We’re one week into 2019 and parents everywhere are working hard to keep their New Year’s Resolutions. Every year, over 60% of Americans set goals to make healthy lifestyle changes. However, research shows that within the first two weeks of those resolutions, 25% give up on their goals. Ultimately, only about 8% of people actually achieve their New Year’s Resolutions.
So, how can parents actually meet their goals? Here at Your Kid’s Urgent Care, we believe that setting realistic resolutions and incorporating the kids will help you achieve your goals for 2019. Getting the kids involved with making resolutions is a fun way to teach them about setting goals and sticking to them. Start by explaining what a New Year’s Resolution is. A good way to do this is to explain to the importance of a New Year’s Resolution by giving them examples of resolutions you have set in the past. Be sure to ask for ideas and input on resolutions when setting them, this is important for developing communication and decision making skills.
When writing out New Year’s Resolutions, be sure to be specific and propose them in a positive light. Instead of saying “I’m going to STOP”… say “I’m going to START”. Positive language helps kids feel good about making changes, rather than thinking there is something wrong with what they are doing now.
Here are 7 way to write realistic resolutions for you and your family this year.
#1 Instead of “I’m going to be healthier”, outline how you will be healthier. For example, if you want to drink more water, say you will drink a glass of water every time you want a soda. If you want to eat healthier, make your resolution about what you are going to eat in place of unhealthy foods.
#2 Instead of “I’m going to exercise more”, say exactly how you are going to exercise more. Try things like “join a soccer team” or “play outside for an hour every day”. Making it fun makes the goal more achievable.
#3 Instead of “Cut down on screen time”, give a specific amount of time that will be cut down. Try saying “We’re going to reduce screen time by 1 hour a day.” This sets realistic goals for the kids, and seems like less of a punishment.
#4 Instead of “We’re going to help around the house more”, specifically say how everyone will help around the house. For parents, state how many times a week you will cook dinner. For kids, specify how many times a week they will clean their room, take out the trash, do the dishes, etc. When they know what is expected of them around the house, it will help keep them accountable.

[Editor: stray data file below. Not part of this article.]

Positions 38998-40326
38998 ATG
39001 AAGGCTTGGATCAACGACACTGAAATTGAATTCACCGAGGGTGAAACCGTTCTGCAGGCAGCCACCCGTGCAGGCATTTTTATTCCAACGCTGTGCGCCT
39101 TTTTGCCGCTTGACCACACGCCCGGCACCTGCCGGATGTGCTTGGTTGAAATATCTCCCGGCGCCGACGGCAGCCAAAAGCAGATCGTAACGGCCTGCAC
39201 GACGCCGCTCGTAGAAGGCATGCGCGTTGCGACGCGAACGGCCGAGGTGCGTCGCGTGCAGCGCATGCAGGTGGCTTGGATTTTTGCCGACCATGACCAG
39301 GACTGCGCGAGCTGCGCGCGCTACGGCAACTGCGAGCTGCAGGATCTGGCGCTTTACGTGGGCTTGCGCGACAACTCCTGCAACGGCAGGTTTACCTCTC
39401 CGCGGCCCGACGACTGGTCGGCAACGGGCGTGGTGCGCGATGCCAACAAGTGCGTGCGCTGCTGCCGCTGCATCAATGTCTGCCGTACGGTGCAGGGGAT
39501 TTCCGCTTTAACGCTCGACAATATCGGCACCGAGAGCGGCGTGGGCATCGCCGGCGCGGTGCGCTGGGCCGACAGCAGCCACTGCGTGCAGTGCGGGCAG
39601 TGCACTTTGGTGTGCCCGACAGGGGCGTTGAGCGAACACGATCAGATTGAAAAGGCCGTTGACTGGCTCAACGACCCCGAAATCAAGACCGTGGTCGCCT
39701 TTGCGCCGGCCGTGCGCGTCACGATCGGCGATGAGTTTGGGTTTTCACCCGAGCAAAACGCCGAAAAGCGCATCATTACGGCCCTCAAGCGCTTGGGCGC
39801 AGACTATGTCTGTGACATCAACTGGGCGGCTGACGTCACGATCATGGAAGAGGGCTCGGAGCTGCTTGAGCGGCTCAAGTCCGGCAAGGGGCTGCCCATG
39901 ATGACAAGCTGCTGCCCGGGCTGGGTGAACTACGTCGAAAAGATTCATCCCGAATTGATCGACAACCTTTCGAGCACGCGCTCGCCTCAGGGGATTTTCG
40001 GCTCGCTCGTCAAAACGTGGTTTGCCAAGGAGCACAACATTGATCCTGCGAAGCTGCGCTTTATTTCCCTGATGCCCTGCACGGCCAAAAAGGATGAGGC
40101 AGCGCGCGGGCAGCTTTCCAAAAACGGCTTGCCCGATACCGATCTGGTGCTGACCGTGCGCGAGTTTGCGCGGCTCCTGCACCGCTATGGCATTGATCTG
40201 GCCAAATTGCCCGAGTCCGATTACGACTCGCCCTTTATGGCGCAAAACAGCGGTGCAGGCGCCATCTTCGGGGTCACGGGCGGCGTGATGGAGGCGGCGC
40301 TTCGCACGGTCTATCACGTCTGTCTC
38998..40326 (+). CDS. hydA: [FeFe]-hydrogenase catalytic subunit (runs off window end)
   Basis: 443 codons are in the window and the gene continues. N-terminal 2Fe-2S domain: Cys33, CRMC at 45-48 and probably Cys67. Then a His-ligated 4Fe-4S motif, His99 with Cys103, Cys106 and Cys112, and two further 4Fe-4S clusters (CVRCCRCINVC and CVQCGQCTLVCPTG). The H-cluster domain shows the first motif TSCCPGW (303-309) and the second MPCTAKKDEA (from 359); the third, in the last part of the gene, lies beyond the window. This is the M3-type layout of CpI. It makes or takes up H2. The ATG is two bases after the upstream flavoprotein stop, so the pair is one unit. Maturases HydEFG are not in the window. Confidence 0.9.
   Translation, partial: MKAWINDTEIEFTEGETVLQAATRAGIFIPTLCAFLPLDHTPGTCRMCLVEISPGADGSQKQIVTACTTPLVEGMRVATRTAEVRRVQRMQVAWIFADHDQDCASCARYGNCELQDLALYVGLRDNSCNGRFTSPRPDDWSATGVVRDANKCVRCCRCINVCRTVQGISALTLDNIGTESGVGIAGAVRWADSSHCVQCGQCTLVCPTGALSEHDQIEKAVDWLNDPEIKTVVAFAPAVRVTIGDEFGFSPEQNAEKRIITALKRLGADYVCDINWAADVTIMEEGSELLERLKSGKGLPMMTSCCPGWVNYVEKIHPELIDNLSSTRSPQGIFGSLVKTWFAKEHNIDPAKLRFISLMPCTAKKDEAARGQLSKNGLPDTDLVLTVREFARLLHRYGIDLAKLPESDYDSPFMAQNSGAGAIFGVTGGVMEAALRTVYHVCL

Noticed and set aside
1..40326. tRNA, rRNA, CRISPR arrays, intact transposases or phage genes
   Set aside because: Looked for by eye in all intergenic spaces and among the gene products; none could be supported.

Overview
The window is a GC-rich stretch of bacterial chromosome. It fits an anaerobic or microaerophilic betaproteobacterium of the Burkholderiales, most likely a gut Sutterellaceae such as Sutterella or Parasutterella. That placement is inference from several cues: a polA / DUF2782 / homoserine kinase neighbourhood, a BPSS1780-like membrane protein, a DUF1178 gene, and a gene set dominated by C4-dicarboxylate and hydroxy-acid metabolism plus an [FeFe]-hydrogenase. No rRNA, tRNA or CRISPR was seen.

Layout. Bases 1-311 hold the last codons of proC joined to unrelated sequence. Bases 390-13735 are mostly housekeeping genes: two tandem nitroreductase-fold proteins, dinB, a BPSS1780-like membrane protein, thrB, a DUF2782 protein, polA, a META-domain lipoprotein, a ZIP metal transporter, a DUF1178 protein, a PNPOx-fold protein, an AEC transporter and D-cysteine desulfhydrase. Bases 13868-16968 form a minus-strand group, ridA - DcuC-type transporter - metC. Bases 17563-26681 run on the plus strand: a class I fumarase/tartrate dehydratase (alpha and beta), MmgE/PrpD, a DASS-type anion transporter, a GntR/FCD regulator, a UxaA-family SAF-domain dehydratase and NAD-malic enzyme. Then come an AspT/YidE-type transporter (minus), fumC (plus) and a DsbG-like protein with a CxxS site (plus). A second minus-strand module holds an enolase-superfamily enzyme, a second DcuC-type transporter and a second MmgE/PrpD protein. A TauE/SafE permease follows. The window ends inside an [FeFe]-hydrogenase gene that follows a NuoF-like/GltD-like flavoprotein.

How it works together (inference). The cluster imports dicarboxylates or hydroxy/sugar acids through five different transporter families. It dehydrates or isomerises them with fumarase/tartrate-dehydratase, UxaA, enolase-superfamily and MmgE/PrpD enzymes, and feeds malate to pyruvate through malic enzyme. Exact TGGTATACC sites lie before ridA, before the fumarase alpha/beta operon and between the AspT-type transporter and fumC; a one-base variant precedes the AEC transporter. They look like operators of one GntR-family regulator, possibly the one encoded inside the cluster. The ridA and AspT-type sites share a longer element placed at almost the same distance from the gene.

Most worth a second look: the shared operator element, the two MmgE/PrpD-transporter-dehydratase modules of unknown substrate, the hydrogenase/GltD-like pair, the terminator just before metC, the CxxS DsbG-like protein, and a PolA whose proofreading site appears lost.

#5 Instead of “I’m going to be nicer”, state how you will be nicer. Tailor the resolution to be something you and your family would actually like to improve upon. If your child is shy, try something like “I’m going to talk to a new person I’ve never met at school every week”. If you’re trying to work on being nicer, you could try something like “I’m going to do one random act of kindness per week”.
#6 Instead of “We’re going to expand our knowledge”, try setting goals of things you want to learn. For example if your family likes music, set a goal of learning a certain instrument. If your family likes culture, set a goal to learn a new language.
#7 Instead of “we’re going to spend more time as a family”, set goals of how much time you will spend together. For example, “We’re going to do family dinner every Sunday”. Or, “Family camping trip once a month.”
The key to resolution setting is making them realistic to your family. They can be as easy or complex as you’d like, but the most important thing is that they are achievable. Keeping a resolution starts with the parents, so make sure you lead by example if you expect your kid’s to achieve their goals. If something isn’t working, tweak it! Don’t be afraid to adjust goals along the way to help you accomplish them. The value comes from teaching your children to follow through with commitments. Figure out what motivates your family, and make 2019 the best year yet!
Resources: https://www.parents.com/holiday/new-years/resolution/smart-new-years-resolutions-kids-can-make/, https://www.creativechild.com/articles/view/new-years-resolutions-help-your-kids-and-yourself-set-reasonable-goals